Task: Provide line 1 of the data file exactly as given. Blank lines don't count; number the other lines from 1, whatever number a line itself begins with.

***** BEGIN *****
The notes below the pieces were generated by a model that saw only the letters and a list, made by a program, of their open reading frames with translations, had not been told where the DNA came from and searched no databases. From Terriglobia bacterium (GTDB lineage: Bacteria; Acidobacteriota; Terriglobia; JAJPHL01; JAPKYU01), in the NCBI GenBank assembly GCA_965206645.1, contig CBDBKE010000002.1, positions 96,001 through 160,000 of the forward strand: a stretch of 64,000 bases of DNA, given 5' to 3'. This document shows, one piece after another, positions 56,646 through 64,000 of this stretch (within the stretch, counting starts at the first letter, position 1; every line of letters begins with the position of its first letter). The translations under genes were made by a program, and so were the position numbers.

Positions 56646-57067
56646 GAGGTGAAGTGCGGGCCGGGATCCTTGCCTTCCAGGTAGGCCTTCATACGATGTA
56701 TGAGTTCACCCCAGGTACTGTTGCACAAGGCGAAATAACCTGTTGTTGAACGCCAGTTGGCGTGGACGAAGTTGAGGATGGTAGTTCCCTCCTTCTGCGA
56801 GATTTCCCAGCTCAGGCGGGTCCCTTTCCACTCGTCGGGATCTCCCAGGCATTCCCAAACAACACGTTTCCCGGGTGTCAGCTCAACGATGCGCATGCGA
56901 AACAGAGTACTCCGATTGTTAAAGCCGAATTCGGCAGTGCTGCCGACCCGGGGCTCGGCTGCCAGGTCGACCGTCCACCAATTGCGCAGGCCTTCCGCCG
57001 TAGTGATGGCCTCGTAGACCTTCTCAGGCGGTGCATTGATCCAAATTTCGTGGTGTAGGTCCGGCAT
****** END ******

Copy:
The notes below the pieces were generated by a model that saw only the letters and a list, made by a program, of their open reading frames with translations, had not been told where the DNA came from and searched no databases. From Terriglobia bacterium (GTDB lineage: Bacteria; Acidobacteriota; Terriglobia; JAJPHL01; JAPKYU01), in the NCBI GenBank assembly GCA_965206645.1, contig CBDBKE010000002.1, positions 96,001 through 160,000 of the forward strand: a stretch of 64,000 bases of DNA, given 5' to 3'. This document shows, one piece after another, positions 56,646 through 64,000 of this stretch (within the stretch, counting starts at the first letter, position 1; every line of letters begins with the position of its first letter). The translations under genes were made by a program, and so were the position numbers.